Project of the week: Lor Choc – Still Worth It
Baltimore’s Lor Choc follows a long lineage of auto-tune blues crooners who sing about persevering through genuine hardship over guitar-laden trap passages. The landscape has become so saturated with this style, it’s hard to even figure out who’s singing and who’s REALLY singing. Choc falls in the latter category thankfully. Each lyric represents a fatigued reality, while every note she hits sounds like a piece of her soul is spilling out on the paper as words etched in bright red blood appear.
The 20-year-old talent has been around for a few years now, releasing a mixtape in 2016 titled Worth the Wait, a project that earned her a feature story in The Fader a couple of years later. On Still Worth It, she continues to detail the ups and downs of her story through vivid detail and eventual hope for the future. It’s the perfect sequel that adds to the collage of her glowing personality. We’ll most definitely see more of it in the coming years. She’s too talented for listeners not to recognize the passion.
Kid Cudi – “Leader of the Delinquents”
Cudi continues to prove how criminally underrated his recent output is (particularly Indicud and Passion, Pain & Demon Slayin’) with a song that perfectly encapsulates all of his greatest eccentricities. “Leader of the Delinquents” is another venture into the tangled web of Cudi’s bewildered thoughts. It’s been on the back burner since 2012, which isn’t a surprise considering its vaporous background reminiscent of 2010 Kid Cudi.
The song is drenched in swagger, as Cudder pinballs between his legacy and remedial despair, hoping his iconic rage doesn’t get the best of him-“But sometimes I wanted to shoot my fucking face off/I’m talking game over, defeated the boss/Hope with age, I can cope with my rage.” Dropping the toxic masculine stigma surrounding chronic mental health has been Cudi’s greatest contribution as an artist. He ushered in a decade filled with ostentatious personalities, Soundcloud experimentation, and genre defying acceptance. He’s always happily carry the flag as the ultimate outsider-making music for the lost souls.
Chicken P & Jiggs – “Fuck Trump”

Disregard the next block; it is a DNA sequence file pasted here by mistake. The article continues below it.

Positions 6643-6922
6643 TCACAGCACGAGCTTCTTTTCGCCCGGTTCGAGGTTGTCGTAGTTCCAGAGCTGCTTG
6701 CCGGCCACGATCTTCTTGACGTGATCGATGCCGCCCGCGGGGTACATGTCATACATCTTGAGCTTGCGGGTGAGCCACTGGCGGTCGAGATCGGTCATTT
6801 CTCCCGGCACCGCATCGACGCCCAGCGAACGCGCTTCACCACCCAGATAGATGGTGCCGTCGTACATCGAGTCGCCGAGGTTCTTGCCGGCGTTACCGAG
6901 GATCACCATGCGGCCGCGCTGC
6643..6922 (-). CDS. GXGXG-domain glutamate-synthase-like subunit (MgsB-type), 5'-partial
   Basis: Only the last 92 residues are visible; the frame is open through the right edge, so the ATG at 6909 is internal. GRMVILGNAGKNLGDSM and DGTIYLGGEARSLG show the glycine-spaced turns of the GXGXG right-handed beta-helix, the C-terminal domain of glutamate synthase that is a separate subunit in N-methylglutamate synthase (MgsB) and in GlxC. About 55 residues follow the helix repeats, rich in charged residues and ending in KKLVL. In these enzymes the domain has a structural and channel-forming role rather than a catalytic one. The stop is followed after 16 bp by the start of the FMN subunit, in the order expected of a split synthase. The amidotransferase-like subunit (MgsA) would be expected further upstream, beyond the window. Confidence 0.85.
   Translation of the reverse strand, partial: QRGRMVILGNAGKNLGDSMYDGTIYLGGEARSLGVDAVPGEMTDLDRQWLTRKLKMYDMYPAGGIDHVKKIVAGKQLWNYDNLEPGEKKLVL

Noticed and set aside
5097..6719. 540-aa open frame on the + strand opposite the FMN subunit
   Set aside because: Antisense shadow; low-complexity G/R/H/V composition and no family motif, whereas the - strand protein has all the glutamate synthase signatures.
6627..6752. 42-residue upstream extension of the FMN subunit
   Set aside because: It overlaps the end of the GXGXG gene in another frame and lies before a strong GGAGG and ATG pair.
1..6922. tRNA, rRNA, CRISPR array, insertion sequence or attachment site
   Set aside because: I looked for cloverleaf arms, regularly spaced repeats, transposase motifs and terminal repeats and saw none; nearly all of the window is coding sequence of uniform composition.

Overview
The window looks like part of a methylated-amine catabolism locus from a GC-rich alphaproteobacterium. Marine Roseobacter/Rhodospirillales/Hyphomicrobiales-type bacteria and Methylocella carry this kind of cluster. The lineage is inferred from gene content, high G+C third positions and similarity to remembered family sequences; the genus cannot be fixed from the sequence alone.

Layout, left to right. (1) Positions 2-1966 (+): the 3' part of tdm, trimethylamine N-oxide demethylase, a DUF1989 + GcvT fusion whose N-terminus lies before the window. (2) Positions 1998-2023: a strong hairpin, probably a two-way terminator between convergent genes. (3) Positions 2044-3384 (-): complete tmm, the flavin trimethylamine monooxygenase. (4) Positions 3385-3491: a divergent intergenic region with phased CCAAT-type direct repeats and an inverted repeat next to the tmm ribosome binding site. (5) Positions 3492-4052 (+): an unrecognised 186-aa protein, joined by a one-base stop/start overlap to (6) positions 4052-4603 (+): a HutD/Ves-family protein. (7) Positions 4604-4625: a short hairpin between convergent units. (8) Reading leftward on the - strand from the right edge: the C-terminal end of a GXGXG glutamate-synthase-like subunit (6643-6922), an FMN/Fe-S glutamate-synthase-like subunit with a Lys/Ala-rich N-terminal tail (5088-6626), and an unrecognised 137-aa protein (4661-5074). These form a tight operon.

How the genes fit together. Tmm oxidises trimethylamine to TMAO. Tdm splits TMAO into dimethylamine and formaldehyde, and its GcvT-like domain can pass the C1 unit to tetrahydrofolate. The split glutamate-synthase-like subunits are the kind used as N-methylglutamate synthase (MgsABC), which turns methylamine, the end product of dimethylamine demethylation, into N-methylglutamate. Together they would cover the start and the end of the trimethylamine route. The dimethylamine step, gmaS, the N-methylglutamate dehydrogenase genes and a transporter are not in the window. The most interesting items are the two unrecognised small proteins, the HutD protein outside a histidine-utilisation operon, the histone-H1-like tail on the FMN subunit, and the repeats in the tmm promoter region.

A cynical response to the emptiness of capitalism; a vicious retort to the unrealistic aurora surrounding the “American Dream;” a reminder of how bluntly inadequate our current bigot is. This song has it all thanks to Milwaukee’s great modern duo of the past two years. This is the perfect sequel to YG’s “FDT” back in 2016, especially considering the mishandling of our current situation. Four years later, Trump still can’t get shit right.
ALFii (feat. Stephon Joseph and Billy Dean Thomas) – “Goodnight”
Boston producer/songwriter ALFii successfully captures a moment in time for Massachusetts rap with his new collaborative tape Avalanche. The basis for his vision involves flipping samples from the original Final Fantasy VII soundtrack orchestrated by Nobuo Uetmatsu. It’s an intriguing odyssey into the state’s greatest personalities at the moment, ranging from all different types of tonalities and styles.
One of my favorites from the album is “Goodnight,” the central breather that forces listeners to enjoy the mystical panorama found within any type of video game. Not everyone needs to play the Final Fantasy franchise to paint this picture in their mind. ALLFii does it for you with ephemeral keys and swirling percussion. Joseph and Thomas formlessly harmonize as a nocturnal portrait of love and comfort enters the brain’s neurons.
ALLBLACK – “Chevron 2”
When people ask me what’s the first song I’m going to blast in my car as I’m racing down the freeway en route to a much-needed vacation, I’ll emphatically say this one. ALLBACK offers full adrenaline for a little under two minutes. That’s all he needs to get listeners like me excited for a brighter future.
Most High Kingdom (feat. Milkshaw Benedict, Najee Janey & $ean Wire) – “The Virus”
This is one of the few songs that actually approaches the current pandemic with some nuanced intelligence. They’re making humans accountable for their actions, something a lot of us are too prideful to do. A passionate chant erupts after each rapper gives their perspective thoughts on the situation. Every idea comes to fruition without blatantly saying “coronavirus.” It’s refreshing to see a thoughtful creation come out of this mess. I think we’ve all had enough of the countless meme tracks that have already festered on streaming services.